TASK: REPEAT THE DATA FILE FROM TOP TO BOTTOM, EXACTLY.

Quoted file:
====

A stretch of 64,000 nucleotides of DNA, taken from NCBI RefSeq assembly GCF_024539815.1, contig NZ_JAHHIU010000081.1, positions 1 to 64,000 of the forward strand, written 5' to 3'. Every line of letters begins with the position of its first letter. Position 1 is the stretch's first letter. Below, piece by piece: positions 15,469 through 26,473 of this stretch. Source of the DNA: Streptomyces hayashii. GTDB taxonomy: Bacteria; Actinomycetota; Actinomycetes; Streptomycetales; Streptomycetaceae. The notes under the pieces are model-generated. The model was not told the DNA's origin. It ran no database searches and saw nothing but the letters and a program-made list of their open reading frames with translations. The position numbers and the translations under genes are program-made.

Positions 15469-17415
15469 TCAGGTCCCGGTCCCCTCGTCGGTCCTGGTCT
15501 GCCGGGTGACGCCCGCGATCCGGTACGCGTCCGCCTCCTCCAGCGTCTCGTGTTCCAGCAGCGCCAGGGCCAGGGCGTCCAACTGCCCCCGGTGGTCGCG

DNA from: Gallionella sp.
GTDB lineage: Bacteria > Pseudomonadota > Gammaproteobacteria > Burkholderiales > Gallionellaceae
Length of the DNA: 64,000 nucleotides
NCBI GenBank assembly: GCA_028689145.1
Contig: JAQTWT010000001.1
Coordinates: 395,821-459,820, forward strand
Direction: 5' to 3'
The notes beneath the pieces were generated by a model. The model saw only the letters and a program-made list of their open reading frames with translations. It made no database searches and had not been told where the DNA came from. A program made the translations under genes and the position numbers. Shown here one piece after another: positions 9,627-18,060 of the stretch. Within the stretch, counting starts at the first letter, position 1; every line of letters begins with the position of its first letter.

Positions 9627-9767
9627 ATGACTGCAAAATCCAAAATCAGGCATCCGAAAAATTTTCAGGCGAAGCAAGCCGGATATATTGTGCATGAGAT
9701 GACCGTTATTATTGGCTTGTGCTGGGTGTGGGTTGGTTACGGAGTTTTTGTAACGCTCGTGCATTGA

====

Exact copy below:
A stretch of 64,000 nucleotides of DNA, taken from NCBI RefSeq assembly GCF_024539815.1, contig NZ_JAHHIU010000081.1, positions 1 to 64,000 of the forward strand, written 5' to 3'. Every line of letters begins with the position of its first letter. Position 1 is the stretch's first letter. Below, piece by piece: positions 15,469 through 26,473 of this stretch. Source of the DNA: Streptomyces hayashii. GTDB taxonomy: Bacteria; Actinomycetota; Actinomycetes; Streptomycetales; Streptomycetaceae. The notes under the pieces are model-generated. The model was not told the DNA's origin. It ran no database searches and saw nothing but the letters and a program-made list of their open reading frames with translations. The position numbers and the translations under genes are program-made.

Positions 15469-17415
15469 TCAGGTCCCGGTCCCCTCGTCGGTCCTGGTCT
15501 GCCGGGTGACGCCCGCGATCCGGTACGCGTCCGCCTCCTCCAGCGTCTCGTGTTCCAGCAGCGCCAGGGCCAGGGCGTCCAACTGCCCCCGGTGGTCGCG

DNA from: Gallionella sp.
GTDB lineage: Bacteria > Pseudomonadota > Gammaproteobacteria > Burkholderiales > Gallionellaceae
Length of the DNA: 64,000 nucleotides
NCBI GenBank assembly: GCA_028689145.1
Contig: JAQTWT010000001.1
Coordinates: 395,821-459,820, forward strand
Direction: 5' to 3'
The notes beneath the pieces were generated by a model. The model saw only the letters and a program-made list of their open reading frames with translations. It made no database searches and had not been told where the DNA came from. A program made the translations under genes and the position numbers. Shown here one piece after another: positions 9,627-18,060 of the stretch. Within the stretch, counting starts at the first letter, position 1; every line of letters begins with the position of its first letter.

Positions 9627-9767
9627 ATGACTGCAAAATCCAAAATCAGGCATCCGAAAAATTTTCAGGCGAAGCAAGCCGGATATATTGTGCATGAGAT
9701 GACCGTTATTATTGGCTTGTGCTGGGTGTGGGTTGGTTACGGAGTTTTTGTAACGCTCGTGCATTGA